There we all were, at Easter Sunday mass, a broken family. I cried through the blessing of the congregation with holy water because I thought it would be less noticeable. There was water flying everywhere. If I shook my head would have been blessing everyone, too.
I didn’t cry because I missed The Genius. No. Or still loved him. Not. I look at his burgeoning mullet and the tone-on-tone pants and shirt in a shade of excrement circa 1977 and breath a sigh of relief. The only thing missing were his flip-flops. Certainly, it’s not all about appearances. I’m far from being that shallow. But that outfit helped.
I look a little closer at him and see a man lost. A man who hurts because of what he has done. A man who has not fully grasped all that he has given up. A man who never thought one step ahead to see the potential repercussions of his actions.
He is no longer a man in my eyes. He is a boy lost.
When I look even closer and try to tap into how I feel about him while I am standing right behind him, I am struck by the emptiness I sense in my core. Not sadness, not bitterness. There is no pulsing anger (I still get angry when he tries to get me to shoulder the responsibility for his affair. That will never happen.), and my skin no longer crawls when he is near me. He just IS. He doesn’t move me one way or the other. So why am I crying?
Because I’m not over my broken family.
I didn’t plan for a broken family.
My oldest son sees my tears and wraps his arms around me, resting his head on my center. I stroke his beautiful blond curls as he looks into my eyes with his own magical blue saucers. Without taking his eyes off mine he reaches out to The Genius, finds his wrist and pulls him to us. He tries to join our hands. I can’t do it. I cry harder. I don’t know how to do this.
I didn’t get the play book.
I pull my son up into my arms and whisper in his ear.
“I’m okay, Sugar. The music moves me, that’s all.” He places a hand on either side of my face and gives me an Eskimo kiss.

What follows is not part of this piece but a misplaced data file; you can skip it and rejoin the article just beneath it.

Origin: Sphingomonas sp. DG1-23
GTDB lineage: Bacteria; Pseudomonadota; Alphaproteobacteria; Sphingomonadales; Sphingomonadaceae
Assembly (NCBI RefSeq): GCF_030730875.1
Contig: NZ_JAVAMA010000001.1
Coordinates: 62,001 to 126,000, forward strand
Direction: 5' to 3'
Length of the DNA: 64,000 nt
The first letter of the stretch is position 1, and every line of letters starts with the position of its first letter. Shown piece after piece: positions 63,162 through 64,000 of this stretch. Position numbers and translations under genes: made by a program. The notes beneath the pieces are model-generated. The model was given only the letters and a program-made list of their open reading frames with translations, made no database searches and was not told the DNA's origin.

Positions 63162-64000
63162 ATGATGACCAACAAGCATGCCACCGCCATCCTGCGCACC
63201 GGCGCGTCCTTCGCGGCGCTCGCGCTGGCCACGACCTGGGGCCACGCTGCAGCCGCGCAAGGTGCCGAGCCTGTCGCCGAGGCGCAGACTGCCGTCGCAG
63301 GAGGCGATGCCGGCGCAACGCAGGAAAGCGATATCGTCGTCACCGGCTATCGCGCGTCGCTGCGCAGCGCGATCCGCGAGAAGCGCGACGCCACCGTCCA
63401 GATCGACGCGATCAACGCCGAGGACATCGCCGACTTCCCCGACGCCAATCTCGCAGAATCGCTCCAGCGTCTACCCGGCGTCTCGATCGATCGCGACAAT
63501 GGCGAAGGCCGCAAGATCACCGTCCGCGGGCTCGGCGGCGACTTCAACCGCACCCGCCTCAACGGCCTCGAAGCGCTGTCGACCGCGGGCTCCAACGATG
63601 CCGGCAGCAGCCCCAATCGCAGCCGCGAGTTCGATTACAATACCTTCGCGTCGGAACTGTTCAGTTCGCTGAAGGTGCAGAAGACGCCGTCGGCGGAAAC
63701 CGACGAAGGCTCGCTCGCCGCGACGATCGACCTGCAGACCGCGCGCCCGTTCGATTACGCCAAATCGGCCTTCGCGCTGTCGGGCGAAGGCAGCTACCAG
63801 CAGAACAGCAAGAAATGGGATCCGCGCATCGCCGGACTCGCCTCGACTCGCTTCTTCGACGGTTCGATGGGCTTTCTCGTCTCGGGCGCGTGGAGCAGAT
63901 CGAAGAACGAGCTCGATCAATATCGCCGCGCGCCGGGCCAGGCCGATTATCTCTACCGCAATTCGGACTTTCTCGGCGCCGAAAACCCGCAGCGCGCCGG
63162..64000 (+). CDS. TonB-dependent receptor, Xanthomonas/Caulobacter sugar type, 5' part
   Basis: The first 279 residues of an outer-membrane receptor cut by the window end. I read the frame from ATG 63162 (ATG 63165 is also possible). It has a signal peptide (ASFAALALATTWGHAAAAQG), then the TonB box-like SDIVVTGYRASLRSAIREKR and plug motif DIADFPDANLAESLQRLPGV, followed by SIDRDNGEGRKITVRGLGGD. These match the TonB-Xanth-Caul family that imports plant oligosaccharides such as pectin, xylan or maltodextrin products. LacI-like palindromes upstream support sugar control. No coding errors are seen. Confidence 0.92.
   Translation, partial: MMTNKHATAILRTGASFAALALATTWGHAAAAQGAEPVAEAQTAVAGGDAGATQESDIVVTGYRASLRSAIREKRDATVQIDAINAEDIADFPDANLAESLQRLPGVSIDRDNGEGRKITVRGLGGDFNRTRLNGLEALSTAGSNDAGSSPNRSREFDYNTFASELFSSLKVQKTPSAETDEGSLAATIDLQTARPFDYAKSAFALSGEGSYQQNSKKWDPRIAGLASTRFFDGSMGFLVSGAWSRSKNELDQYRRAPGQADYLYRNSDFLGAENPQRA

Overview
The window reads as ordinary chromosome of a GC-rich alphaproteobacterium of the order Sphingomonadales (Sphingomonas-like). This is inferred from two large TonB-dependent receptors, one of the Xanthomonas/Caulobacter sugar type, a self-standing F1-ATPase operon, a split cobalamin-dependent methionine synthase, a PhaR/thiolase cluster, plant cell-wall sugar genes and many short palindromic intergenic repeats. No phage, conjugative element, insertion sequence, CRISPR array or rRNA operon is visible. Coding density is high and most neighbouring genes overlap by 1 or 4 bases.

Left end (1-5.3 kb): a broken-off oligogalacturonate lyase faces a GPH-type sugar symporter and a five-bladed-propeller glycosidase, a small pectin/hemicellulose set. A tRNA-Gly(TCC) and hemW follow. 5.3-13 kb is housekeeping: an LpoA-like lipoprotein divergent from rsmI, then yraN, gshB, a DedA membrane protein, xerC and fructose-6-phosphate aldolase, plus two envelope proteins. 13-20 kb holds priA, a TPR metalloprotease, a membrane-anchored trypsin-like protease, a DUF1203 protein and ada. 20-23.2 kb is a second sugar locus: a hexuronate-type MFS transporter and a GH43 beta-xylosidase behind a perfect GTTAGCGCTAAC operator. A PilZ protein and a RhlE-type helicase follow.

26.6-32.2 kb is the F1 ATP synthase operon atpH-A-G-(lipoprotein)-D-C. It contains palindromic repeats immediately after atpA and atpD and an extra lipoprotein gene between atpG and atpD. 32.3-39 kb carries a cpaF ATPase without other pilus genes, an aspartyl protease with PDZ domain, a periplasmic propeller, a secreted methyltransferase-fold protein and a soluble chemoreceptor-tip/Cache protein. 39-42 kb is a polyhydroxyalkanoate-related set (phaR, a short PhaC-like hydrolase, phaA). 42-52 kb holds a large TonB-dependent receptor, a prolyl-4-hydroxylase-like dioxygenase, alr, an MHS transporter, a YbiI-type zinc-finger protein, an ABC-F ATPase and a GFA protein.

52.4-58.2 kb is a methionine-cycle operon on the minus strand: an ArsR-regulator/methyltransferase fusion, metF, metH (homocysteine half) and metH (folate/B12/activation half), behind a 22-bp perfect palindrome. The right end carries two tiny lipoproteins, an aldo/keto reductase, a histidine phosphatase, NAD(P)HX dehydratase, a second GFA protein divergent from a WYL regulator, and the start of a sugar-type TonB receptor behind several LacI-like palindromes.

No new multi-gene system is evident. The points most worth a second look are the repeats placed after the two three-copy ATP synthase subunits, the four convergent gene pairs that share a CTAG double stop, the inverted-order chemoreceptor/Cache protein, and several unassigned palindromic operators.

Actually, the music sucked. On another day I might have found it entertaining. In a choir of 20 you are going to have that one voice that pierces and then shreds the melody of all the others. But when I found her, via her wide open mouth, closed eyes, and head tilted to the sky, I smiled. She was letting it rip and it felt so very good to her. I wanted to let it rip, too.
When it came time for the sign of peace, the shaking of hands with those around you, I attempted to forge a more perfect union with the wall at my back. Apparently, I have not yet learned how to access my super powers. I didn’t disappear. Instead, I cornered myself. The Genius turned to me, with our son in his arms, and reached for my hand. All eyes were on me. Will she shake? Will she rattle? Will she morph into one massive tear that floods the alcove we occupied during the standing-room only service?
You could have ordered a half-caf, double whip, mocha whatever, with a shot of tequila and a shiatsu, drank it, asked for seconds, and loosened those neck knots in the time it took me to send a signal to my hand that it wasn’t going to vaporize if I touched his.
He didn’t shake my hand. He took it in his as if he was assisting me out of a car, or readying to bring it to his lips and kiss it. And then he gave it a squeeze. A long squeeze. A squeeze that was intended to send a message. Don’t worry, everything will be alright. I know you’re hurting, I’m so sorry. Even though we are broken, look at how beautiful our family is.
You look so hot in that dress, what the hell was I thinking?
My face was that of a cat realizing the grass she munched on a few hours prior was about to come out for a curtain call.
There isn’t a message he could send that would mean anything to me at all. It scares me to look for the feelings I have inside for The Genius. Not because they’re dark or dangerous. But because they don’t exist. How could I have loved someone so much to then have every ounce of that love vanish like I dropped it from the belly of a plane over the Bermuda Triangle? I don’t like him. That much I know. But beyond that, there’s nothing. No recognizable feelings at all.
It makes me wonder if my heart is still there.
It makes me wonder if I’ll ever feel safe enough to love again.